It may be old-fashioned and quirky but Uruguay’s capital is one of South America’s most charming cities
Montevideo is more reserved than many of its South American neighbours, and in some ways it seems as if it’s stuck in a time warp, but it’s still a lively and inviting metropolis, a charming sprawl of contrasting architecture, districts and colours. And as it gets relatively few international visitors, you can explore at your own pace.
Things to do and see
Montevideo’s compact centre is best explored on foot. A good place to start is 18 de Julio Avenue, the main street that runs through the city. Join the avenue at the west of the city, at the Plaza Independencia, called “the Gateway of the Citadel”. Here you can see at the towering, gothic Palacio Salvo or pay your respects to Uruguay’s founding father José Artigas at the Artigas Mausoleum.
An hour’s walk away, at the other end of 18 de Julio Avenue, the Obelisk of Montevideo stands at the entrance to Parque Batlle – a magnificent public park that houses several important national monuments and the world-renowned Estadio Centenario. This iconic stadium was built just in time for the first-ever World Cup final in 1930, which La Celeste (the “sky blues”) hosted and won. Football is still played here but if you don’t get lucky enough to catch a game, the stadium also houses the Museo de Futbol, which is open five days a week and boasts a fascinating collection of footballing memorabilia. For non-football fanatics, see our Montevideo city guide for more things to see and do in Montevideo.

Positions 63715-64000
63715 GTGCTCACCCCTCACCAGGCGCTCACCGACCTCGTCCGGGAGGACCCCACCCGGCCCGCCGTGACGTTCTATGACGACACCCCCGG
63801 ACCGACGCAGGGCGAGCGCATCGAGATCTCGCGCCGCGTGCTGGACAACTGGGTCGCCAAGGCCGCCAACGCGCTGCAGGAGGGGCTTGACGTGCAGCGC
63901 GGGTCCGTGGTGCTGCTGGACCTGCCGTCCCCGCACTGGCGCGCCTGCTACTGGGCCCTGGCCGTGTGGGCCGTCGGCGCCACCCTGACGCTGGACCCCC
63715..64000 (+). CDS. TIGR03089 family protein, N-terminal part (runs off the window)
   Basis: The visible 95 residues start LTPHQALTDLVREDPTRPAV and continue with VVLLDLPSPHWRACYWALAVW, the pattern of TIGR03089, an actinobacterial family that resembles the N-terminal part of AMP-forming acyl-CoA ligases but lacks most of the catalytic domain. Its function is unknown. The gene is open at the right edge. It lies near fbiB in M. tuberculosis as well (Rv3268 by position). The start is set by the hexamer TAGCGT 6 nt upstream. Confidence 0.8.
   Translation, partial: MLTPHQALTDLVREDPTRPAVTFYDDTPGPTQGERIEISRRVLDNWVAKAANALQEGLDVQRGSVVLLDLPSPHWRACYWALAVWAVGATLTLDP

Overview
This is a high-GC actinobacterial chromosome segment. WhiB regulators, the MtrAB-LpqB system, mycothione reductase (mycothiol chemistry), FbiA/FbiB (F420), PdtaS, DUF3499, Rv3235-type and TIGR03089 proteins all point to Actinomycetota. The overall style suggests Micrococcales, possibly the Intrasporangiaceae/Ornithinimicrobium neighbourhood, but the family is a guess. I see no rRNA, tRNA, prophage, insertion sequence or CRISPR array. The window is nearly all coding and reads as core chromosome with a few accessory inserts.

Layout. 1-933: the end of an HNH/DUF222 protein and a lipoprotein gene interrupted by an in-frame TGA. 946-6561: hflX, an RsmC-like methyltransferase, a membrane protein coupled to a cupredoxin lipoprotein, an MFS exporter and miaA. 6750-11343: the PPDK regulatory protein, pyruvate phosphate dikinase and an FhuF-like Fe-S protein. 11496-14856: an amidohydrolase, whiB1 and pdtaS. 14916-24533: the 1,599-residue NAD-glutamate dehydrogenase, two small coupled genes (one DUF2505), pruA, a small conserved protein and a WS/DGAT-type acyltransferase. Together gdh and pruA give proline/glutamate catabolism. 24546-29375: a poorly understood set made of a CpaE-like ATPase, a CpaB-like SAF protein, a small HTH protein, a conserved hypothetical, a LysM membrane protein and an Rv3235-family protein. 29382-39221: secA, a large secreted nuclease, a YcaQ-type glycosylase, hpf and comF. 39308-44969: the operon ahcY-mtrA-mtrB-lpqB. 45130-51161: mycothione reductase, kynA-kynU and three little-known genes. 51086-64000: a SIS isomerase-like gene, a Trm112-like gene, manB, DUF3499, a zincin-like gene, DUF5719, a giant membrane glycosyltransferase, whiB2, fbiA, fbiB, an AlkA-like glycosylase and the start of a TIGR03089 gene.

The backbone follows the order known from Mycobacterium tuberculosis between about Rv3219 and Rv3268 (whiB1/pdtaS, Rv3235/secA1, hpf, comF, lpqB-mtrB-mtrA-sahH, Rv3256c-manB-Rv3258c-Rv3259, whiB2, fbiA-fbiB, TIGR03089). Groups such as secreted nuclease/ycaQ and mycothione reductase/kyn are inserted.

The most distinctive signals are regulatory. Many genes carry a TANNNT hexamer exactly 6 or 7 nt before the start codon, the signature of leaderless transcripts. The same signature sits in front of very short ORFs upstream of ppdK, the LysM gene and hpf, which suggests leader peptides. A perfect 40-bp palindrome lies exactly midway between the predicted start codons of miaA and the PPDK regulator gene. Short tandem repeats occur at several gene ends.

Eating and drinking
Uruguay, like neighbouring Brazil and Argentina, is a nation of meat-eaters. Traditional dishes include the juicy chivito, a filet mignon steak sandwich typically piled high with mayonnaise, egg, cheese and other fillings. Wood-fired barbecues, or parrillada, are ubiquitous: the best is at the Mercado del Puerto on the waterfront. This is also where you’ll find Café Roldós, which was established in 1886 and serves the city’s signature medio y medio (half dry white wine, half sparkling wine) with wonderful views of the bustling port. Hungry for more from Montevideo? See our restaurant recommendations for the city.
As in most of South America, nightlife in Montevideo starts late. There isn’t the same wealth of clubs as Buenos Aires or Rio de Janeiro, but there’s a great local bar and café scene. One of the oldest running institutions is the Baar Fun Fun Club which has been a tango and candombé music hotspot for more than a century. Its Uvita, a super-sweet wine-based concoction, based on a secret recipe, has been made and bottled by the bar for the last 120 years. See the nightlife in Montevideo guide for more local suggestions.
For such a small city, Montevideo has great shopping opportunities. Once a prison, Punta Carretas Shopping is now Montevideo’s largest shopping centre and also home to a multiplex cinema and a number of chain restaurants. For a more traditionally Uruguayan shopping experience, visit the numerous ferias (markets) in the capital peddling crafts, clothes and antiques. A good place to start is Mercado de los Artesanos, a crafts market on Plaza Cagancha where artists take shifts selling each other’s candles, leatherwork and ceramic lamps. For souvenirs that reflect Uruguay’s rural heritage, try the high-quality woollen textiles and woodcrafts. More unique shopping experiences and local deals can be found in our Montevideo shopping guide.